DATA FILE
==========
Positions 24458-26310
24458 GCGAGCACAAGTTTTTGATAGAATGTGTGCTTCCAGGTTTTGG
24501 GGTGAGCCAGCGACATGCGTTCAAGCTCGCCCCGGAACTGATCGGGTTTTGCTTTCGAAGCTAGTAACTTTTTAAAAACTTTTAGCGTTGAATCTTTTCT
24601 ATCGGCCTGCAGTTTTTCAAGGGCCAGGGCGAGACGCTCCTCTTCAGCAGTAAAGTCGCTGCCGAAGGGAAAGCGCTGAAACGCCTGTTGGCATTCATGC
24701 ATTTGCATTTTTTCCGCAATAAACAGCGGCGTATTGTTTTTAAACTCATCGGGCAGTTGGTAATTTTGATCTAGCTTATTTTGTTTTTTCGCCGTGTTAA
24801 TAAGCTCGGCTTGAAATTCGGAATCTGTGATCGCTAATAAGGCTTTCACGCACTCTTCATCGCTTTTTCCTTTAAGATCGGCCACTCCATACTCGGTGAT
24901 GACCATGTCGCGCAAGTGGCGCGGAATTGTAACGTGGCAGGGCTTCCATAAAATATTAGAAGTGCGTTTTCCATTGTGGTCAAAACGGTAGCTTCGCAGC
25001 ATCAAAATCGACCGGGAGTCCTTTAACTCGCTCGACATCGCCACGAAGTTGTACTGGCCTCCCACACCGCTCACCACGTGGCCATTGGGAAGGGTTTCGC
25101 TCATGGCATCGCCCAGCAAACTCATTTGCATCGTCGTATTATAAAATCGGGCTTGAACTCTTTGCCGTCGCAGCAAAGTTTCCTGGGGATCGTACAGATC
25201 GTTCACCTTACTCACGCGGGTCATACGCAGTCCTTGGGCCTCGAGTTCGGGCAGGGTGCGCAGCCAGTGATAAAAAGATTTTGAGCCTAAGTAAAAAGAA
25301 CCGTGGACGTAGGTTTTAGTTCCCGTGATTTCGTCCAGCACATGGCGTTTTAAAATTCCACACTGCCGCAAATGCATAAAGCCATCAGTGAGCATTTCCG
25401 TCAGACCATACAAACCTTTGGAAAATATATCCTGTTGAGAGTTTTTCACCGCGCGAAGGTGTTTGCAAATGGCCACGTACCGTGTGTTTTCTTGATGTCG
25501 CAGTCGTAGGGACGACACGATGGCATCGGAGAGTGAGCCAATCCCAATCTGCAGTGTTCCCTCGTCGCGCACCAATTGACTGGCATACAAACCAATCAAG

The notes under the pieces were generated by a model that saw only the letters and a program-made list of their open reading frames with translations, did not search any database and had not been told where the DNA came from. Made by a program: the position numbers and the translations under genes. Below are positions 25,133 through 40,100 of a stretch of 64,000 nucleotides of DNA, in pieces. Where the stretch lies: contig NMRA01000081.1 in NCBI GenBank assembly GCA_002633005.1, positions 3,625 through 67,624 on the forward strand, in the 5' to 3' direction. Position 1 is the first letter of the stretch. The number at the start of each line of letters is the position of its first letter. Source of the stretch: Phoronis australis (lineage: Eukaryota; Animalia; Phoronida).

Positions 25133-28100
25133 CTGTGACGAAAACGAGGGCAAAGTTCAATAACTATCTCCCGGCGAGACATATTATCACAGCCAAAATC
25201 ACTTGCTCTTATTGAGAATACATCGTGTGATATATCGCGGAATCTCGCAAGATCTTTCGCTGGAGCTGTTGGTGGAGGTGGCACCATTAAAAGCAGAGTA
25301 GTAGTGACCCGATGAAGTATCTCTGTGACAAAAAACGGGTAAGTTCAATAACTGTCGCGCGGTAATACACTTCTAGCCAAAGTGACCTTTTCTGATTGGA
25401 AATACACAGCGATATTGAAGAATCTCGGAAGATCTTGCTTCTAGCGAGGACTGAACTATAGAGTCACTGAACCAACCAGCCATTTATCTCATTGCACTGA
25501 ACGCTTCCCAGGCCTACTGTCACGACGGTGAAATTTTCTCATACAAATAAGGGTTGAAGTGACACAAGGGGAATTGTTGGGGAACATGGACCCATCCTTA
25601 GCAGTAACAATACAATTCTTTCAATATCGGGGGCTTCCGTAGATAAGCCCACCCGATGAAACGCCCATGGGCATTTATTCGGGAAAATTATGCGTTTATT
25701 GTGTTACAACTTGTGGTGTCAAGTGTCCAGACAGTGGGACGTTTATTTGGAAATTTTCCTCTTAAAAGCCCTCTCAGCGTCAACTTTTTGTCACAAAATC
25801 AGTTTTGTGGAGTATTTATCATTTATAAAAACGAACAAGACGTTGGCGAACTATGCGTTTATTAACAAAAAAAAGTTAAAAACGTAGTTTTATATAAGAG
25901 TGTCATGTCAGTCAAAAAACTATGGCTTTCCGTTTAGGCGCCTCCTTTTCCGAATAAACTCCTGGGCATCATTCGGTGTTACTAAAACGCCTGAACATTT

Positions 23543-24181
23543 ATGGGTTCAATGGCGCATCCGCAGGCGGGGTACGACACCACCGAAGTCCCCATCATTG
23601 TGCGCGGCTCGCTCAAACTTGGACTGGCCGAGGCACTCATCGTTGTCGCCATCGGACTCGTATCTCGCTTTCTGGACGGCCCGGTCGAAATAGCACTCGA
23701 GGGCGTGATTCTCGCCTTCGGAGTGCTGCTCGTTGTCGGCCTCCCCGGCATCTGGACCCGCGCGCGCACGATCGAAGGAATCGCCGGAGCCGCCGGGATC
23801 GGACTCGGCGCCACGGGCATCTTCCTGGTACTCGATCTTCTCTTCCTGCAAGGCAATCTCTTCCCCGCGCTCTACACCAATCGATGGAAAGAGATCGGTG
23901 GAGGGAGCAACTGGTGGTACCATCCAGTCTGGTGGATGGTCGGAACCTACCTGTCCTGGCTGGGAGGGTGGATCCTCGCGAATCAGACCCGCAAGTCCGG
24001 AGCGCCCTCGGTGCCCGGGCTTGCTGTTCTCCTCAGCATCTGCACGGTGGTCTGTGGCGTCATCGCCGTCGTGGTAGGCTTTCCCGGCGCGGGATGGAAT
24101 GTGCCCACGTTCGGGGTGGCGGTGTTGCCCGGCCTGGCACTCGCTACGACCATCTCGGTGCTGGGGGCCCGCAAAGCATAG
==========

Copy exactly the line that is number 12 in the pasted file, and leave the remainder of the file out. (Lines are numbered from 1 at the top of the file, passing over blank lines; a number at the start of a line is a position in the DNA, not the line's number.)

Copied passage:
25401 TCAGACCATACAAACCTTTGGAAAATATATCCTGTTGAGAGTTTTTCACCGCGCGAAGGTGTTTGCAAATGGCCACGTACCGTGTGTTTTCTTGATGTCG